NASA contracted with Philco Ford and General Electric /Hughes for a study program to define future ATS spacecraft models (F and G). The Philco-Ford design concept was chosen for development.

The Bogota Caper – Pope paul visits Bogota Columbia 1968 ATS-3

In the spring Hughes was asked if it were possible to broadcast ,through satellite, the up-coming visit of the Pope Paul VI to Bogota, Columbia scheduled in August. The Early Bird satellites operated by Comsat were designed to operate with an 85 foot ground antenna . Time and cost precluded using this approach. I suggested to the group that ATS-3 could be used and that a 15 foot diameter antenna would be sufficient if the prototype 10,000 watt transmitter recently completed at Hughes Fullerton could be made available. I also suggested that the Pope’s terminal contain a VHF communication set in case the telephone service from Bogota to Hughes CA prove unsuitable. NASA agreed to make ATS-3 available, and one month before the expected arrival of the Pope in Columbia we were given the go ahead. Time was short, so I approved the purchase for immediate delivery of a 15-foot antenna from Gabriel’s Horns in New Hampshire.

We ordered immediate delivery of a modified tilt up box from a garbage truck manufacture to be used serve as the terminal structure to house the Fullerton transmitter and other equipment. The FM video modulator was a borrowed prototype of the spacecraft unit used to transmit Spin Scan Camera Video. The FM voice sub carrier was generated by a Boonton signal generator. A VHF terminal similar to the one on the Glacier was installed and a 3 element Yaggi used for transmit and receive. The station was flown to Bogota in a USAF C-130 and set up in less than one week.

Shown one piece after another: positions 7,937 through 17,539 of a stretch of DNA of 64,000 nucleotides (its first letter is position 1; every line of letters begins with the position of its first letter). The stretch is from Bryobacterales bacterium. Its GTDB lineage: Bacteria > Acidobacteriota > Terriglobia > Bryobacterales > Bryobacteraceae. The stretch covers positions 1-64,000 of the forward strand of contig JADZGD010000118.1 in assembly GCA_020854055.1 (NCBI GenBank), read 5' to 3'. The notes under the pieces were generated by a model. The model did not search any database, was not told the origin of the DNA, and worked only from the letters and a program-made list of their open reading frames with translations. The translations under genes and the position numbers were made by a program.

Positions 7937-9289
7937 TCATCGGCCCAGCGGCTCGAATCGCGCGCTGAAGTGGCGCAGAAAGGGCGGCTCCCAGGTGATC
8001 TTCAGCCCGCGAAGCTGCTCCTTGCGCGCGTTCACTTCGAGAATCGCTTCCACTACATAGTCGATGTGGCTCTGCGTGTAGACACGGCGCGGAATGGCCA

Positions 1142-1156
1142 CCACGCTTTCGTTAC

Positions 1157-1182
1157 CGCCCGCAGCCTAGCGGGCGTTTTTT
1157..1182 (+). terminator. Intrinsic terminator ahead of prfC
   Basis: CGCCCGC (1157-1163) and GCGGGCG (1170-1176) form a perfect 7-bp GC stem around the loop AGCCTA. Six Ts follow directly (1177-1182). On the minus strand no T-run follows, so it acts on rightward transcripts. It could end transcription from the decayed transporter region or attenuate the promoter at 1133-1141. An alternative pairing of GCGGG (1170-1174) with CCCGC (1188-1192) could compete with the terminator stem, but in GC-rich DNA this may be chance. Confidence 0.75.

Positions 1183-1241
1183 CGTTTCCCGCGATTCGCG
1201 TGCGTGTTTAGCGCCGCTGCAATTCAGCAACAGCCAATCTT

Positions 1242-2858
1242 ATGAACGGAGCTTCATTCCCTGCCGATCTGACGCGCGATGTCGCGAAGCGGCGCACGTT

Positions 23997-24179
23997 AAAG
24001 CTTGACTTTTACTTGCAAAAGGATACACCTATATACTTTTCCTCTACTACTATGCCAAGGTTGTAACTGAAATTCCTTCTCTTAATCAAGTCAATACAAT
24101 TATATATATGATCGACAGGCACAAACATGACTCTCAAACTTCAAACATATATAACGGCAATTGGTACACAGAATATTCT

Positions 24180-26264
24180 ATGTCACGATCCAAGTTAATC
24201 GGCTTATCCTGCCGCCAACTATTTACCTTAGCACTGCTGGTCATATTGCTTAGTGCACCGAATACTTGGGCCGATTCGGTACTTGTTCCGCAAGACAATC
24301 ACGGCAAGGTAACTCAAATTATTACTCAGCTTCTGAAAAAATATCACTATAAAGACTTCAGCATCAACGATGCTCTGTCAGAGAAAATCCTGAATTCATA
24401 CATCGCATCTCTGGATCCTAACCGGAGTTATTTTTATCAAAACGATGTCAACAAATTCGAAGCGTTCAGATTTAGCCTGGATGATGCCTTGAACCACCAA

At first glance one might think that we were forced to transmit blind since we could not possibly receive video on a 15 foot antenna. Fortunately the video signal has a very large amount of energy in the blanking pulse and is transmitted at the 30 hz frame rate. We tracked the ATS-3 using this narrow band signal and plotted optimum antenna pointing angles with two carpenters tape measures mounted to the antenna gimbals. Later we used the VHF link to talk directly with the NASA ground stations to verify signal saturation levels in the spacecraft. After the successful transmission of the visit of the Pope to Bogota by this first mobile satellite transmitting station it went to Iran to transmit the 2500th anniversary of the Persian Empire to the world, then on February 5, 1972 a C-130 flew it to China for the historic visit by President Nixon.

Comsat Plan, CCIR Conference in Geneva, 1969

Hughes provided technical assisted to Comsat and others as requested throughout the year to support its proposal for a VHF Aeronautical Satellite. We prepared a brochure titled “ Aerosat Commercial VHF Communications via Satellite.”

That fall I was selected as a representative of the State Department to the CCIR conference on satellite communications. Thanks to the efforts of Captain Charles Dorian and others we were able to convince the group to authorize VHF aircraft communications by satellite. France led the opposition and unfortunately they played politics better than we did. As I understand it, they got NASA to oppose Aerosat by agreeing to support the Space Shuttle. In any case I received a phone call in Geneva from Hughes saying its all over as NASA pulled the plug.


Flight tests continued, presentations were made all the way up to the office of the President (Nixon). I was offered a position in the Office of The President but declined. I had spent nearly almost 10 years in the pursuit of a VHF Aeronautical Satellite to no avail. Completely independent of my employment with Hughes, I had developed the concept of an electrical powered battlefield surveillance drone and a solar-powered high altitude spy plane. It was time to accept the offer to join the Office of the President or to start a new company to pursue this new field. I left Hughes Aircraft in January 1973. The prototype electric powered battlefield drone flew that year and a proof of concept model of the spy plane flew on solar power alone in 1974

30th Anniversary Celebration Aeronautical Satellite Communications, 1995